[From Bob Clark (930513.1115 EDT)

Bill Powers (930509.1800 MDT)

What if we have no time sensor, but simply experience time in terms
of one kind of event relative to another? To speak of slow and fast
time is to posit a second dimension of (uniform) time in terms of
which a variable rate of passage of time can be measured.

Yes, Bill, that is essentially the dictionary definition: "duration
regarded as that in which events succeed one another." The perception
of "time" requires some second perceptual variable (or variables, or
combination of variables). The intact human (at least the adult)
includes a large number of such variables.

However, there are several physiological variables that could provide
"primitive" events involving time. I have in mind such items as time
between feedings (infant), peristalsis, heart rate, etc. Some of
these certainly do vary with respect to each other. These could be
available as alternative time scales. However increasing experience
would lead to their reconciliation, no doubt in terms of some
"slower" time scale needed by higher order systems.

"Fast vs slow" -- These can be defined with regard to a specific
perceptual variable. "Fast" is the time scale needed for description
of the details of events occurring while the reference level for that
perceptual variable remains essentially unchanged. "Slow" is the
time scale needed for description of the changing of the reference
level for that same perceptual variable.

This treatment of time does not offer a "uniform" internal time scale
-- apparently such a "general" time scale seems unlikely to develop
until people interact. The physical world provides plenty of
event-series leading to a generally agreed "uniform" time scale.
This seems adequate for most everyday purposes.

"Time" seems to be a familiar and very important concept that is
widely used "as though" it is in fact a perceptual variable. There
are many interpersonal interactions that are very hard to fit into
the hierarchical structure without involving time in some manner.
This is particularly true in structuring the higher order perceptual
variables, many (perhaps "all") of which involve interpersonal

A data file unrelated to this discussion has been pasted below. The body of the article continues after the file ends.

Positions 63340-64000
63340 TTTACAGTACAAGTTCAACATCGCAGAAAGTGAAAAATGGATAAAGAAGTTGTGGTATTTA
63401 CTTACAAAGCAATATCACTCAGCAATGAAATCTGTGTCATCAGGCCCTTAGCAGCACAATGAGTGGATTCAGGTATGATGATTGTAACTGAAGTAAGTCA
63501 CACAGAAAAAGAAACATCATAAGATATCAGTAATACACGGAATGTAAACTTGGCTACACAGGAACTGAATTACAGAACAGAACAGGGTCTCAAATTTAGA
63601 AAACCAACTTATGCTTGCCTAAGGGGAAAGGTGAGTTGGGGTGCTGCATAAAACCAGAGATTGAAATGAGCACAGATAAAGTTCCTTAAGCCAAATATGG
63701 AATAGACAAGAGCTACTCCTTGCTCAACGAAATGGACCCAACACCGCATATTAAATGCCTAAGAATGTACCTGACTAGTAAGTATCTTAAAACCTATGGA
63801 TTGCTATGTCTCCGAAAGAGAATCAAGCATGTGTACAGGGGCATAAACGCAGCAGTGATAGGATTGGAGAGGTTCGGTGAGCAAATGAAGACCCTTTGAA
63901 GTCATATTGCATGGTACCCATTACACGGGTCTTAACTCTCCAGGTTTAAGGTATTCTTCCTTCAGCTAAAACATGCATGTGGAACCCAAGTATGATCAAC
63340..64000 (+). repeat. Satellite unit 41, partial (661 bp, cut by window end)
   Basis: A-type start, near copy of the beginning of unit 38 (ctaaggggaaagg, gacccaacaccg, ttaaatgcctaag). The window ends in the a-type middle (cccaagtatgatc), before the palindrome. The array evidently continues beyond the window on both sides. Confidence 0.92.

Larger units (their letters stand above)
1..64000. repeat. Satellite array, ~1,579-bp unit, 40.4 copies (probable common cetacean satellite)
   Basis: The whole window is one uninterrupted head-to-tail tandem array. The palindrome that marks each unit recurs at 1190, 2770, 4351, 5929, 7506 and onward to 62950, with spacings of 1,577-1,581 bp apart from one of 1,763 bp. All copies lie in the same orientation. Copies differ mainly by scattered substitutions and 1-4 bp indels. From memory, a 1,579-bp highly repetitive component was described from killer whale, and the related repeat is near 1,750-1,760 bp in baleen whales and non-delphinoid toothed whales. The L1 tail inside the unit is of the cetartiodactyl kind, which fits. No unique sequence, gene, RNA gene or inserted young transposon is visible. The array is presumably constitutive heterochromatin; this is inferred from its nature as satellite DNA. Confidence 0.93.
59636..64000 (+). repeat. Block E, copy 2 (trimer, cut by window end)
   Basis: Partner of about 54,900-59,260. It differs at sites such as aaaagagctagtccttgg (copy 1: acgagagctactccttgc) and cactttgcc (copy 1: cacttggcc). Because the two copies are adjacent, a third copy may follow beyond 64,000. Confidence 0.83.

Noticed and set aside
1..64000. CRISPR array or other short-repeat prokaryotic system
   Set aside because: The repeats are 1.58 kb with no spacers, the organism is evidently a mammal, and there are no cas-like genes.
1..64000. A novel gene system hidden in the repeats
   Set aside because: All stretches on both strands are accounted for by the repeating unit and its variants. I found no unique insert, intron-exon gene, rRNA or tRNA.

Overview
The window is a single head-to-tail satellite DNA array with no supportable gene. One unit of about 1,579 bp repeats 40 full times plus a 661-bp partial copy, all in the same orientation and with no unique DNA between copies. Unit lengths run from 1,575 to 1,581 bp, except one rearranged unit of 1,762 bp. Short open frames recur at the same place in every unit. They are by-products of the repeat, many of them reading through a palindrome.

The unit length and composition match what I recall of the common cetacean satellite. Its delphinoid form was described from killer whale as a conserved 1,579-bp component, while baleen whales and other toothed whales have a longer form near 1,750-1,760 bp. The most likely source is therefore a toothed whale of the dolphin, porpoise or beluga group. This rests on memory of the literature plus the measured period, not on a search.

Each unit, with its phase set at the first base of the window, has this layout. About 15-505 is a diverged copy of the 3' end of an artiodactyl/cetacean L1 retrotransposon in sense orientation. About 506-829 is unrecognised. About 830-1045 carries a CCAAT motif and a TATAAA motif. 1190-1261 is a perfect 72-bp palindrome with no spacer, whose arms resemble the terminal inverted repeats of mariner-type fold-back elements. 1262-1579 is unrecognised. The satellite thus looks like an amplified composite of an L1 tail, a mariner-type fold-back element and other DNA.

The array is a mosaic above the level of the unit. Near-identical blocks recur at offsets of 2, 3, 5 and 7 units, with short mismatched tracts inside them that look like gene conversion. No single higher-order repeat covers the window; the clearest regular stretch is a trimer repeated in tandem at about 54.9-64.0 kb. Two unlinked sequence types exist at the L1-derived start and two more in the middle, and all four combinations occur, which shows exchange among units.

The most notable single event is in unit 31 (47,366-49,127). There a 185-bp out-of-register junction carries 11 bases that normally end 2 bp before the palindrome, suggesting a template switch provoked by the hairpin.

Regarding your S-R remarks in the same post --

I hope that I misunderstand you. Your post suggests that you think I
am advocating S-R analysis. You remark:

Only if you mistake disturbances for stimuli.

Surely you don't think I make that mistake? My point is that you
cannot prevent others from using that viewpoint. When the other
person selects the event considered the "stimulus" and also the later
event considered the "response," his description may be a very
practical one -- it is only grossly, sometimes even indecently,

Consider an ordinary situation -- I find my food is not as salty as I
like. ("Stimulus," if one likes the concept.) Perhaps I simply reach
for the salt shaker and use it. ("Response," if you wish.) But, if I
can't reach the shaker, "Please pass the salt." (I issue a Stimulus.)
My companion passes the salt (the Response I expected), which I
proceed use. For a great many everyday purposes, this is quite
adequate -- it just omits a large number of intervening events and
the corresponding perceptual variables.

I don't think, Bill, that we are in any real disagreement on the S-R
subject. But I am still surprised at your seeming to misunderstand
my discussion, attempting to state the situation more completely,
pointing out (from your post) "the controlled quantity (the quantity
actually being sensed)."

Your window-opening/sweater example is not a bad example: for many
purposes, particularly for an observer, the rather crude summary in
your suggested S-R terms is quite adequate. But for the
"sweater-putter-on"er, more detail may be appropriate -- especially
if he might prefer to request you to shut the window. One can go
round and round, shifting viewpoints and time scales and adding more
details without really accomplishing much.

To me, S-R is not so much "an illusion" as it is a convenient, and
often misleading "summary." S-R gets into trouble when it tries to
describe sequences of events while the relevant reference level(s)
is/are changing. To maintain the S-R view when r is changing
requires the S-R advocate to shift his attention up one (or more)
levels to find perceptual variables with r's unchanging for that
particular sequence of events.

Enough of this for now.

Regards, Bob Clark